FBI and Internal Revenue Service agents raided the Girdwood, Alaska, home of GOP Sen. Ted Stevens on Monday as part of a growing corruption probe that also has focused on GOP Rep. Don Young (Alaska).
The Girdwood home is the subject of controversy because it was remodeled with the assistance of officials from the embattled oil services company VECO Corp.
At the same time, the FBI and the Department of the Interior are investigating a series of earmarks pushed through Congress over the past several years by Stevens for an Alaska nonprofit tied to Trevor McCabe, a former Stevens aide and a business partner of his son, Ben, sources familiar with the investigation said.
According to the sources, the investigation is focused on how millions in federal funds earmarked for the Alaska SeaLife Center in Seward, Alaska, were used and how more than $500,000 made it to McCabe.
Marcia Blaszak, Alaska Regional Director for the National Park Service, declined to comment Monday on the specifics of the
multi-agency inquiry, citing the fact that it is an “ongoing federal investigation.” However, Blaszak did say staff from her office have been cooperating with investigators from DOI’s Office of Inspector General. “A number of our employees have been contacted” by DOI’s IG, Blaszak said.
A Justice Department spokesman declined to comment on the investigation.
At issue is a 2005 earmark for the SeaLife Center, a marine wildlife research center and tourist attraction. The center — which according to published reports has received more than $50 million in federal funding since it opened in 1998 and has long been a pet project of Stevens’— was given a $1.6 million earmark in 2005 to purchase an adjacent property that was owned at the time by McCabe.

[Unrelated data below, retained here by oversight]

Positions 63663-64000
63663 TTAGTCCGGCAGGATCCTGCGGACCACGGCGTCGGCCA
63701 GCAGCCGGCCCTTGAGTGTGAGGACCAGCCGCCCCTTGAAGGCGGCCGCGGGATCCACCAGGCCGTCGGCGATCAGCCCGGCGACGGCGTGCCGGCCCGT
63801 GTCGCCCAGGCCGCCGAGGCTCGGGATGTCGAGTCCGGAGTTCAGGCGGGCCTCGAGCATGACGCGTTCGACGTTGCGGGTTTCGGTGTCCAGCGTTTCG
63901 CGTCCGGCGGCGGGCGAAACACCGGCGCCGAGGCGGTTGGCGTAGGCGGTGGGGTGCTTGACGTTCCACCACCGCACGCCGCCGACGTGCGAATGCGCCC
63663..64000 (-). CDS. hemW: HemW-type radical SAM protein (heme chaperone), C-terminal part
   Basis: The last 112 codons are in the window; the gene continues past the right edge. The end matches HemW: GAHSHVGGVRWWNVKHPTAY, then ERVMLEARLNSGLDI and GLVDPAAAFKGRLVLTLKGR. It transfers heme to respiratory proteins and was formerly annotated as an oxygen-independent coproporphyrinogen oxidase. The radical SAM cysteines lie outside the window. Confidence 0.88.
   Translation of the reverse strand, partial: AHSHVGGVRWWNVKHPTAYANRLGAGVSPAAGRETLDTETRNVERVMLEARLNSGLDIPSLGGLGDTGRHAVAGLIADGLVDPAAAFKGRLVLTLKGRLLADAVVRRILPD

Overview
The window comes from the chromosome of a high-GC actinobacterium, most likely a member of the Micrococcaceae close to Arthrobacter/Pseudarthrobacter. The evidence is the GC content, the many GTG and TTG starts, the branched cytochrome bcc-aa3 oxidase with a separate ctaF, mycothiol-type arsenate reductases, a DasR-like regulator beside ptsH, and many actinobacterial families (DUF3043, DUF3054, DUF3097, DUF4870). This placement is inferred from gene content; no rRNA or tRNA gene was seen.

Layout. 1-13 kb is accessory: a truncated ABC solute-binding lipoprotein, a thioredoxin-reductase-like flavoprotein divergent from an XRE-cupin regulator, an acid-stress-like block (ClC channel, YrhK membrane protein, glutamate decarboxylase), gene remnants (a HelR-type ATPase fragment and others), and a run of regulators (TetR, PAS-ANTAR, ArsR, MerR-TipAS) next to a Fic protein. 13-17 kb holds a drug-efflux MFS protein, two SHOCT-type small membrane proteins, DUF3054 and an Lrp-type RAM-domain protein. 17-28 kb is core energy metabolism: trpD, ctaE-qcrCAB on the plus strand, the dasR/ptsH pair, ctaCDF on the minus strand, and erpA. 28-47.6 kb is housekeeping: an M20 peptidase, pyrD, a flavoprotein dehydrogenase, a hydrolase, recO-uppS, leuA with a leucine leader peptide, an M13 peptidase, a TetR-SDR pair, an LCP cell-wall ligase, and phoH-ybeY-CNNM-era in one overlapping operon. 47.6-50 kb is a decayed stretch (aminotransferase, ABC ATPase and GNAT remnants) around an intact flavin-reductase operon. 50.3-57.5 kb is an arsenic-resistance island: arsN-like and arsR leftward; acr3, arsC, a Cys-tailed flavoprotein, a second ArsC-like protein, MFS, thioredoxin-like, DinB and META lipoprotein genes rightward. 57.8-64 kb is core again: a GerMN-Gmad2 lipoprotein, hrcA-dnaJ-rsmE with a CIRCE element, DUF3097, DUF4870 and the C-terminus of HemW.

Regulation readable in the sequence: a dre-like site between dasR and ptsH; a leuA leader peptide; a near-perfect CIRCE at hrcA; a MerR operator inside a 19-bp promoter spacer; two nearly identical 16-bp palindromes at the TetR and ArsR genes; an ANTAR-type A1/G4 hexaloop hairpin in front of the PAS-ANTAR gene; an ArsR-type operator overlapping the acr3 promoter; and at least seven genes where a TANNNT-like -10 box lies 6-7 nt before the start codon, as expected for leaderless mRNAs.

Initially, McCabe had sought to sell the property to the NPS as part of a massive office construction project the service had planned for Seward. But negotiations for the building collapsed in 2005, according to an April 2006 story by the Anchorage Daily News.
The shift in funding turned out to be controversial in the small community. Former City Manager Clark Corbridge warned in a letter to the center in 2006 that the city should be allowed to approve the purchase so as to avoid “future problems and possible allegations of impropriety,” according to the Daily News article. Corbridge did not return calls for comment.
The center went forward with the plan and purchased the property from McCabe’s company, the Centennial Group, for $558,000.
Additionally, at the time McCabe was a business partner with Stevens’ son, Ben, in a consulting firm that has come under scrutiny from federal investigators in a separate investigation.
During the time of the sale, McCabe also had reached a separate agreement with the center to operate boat tours for the facility through Alaska Outfitters, a second company owned by Stevens.
According to sources close to the investigation, federal investigators have focused on how the decision to purchase the property was made, as well as other potentially problematic earmarks in the past. These sources, who spoke on the condition of anonymity, said that in addition to the interviews with NPS employees, investigators also have interviewed a number of other individuals connected to the center and the sale.
Vice President Joe Biden waits to conduct a mock swearing-in ceremony with Sen. Brian Schatz, D-Hawaii, in the Capitol's Old Senate Chamber, December 2, 2014. Schatz was sworn in to serve the remainder of his term since he was appointed to the seat after Sen. Daniel Inouye, D-Hawaii, passed away.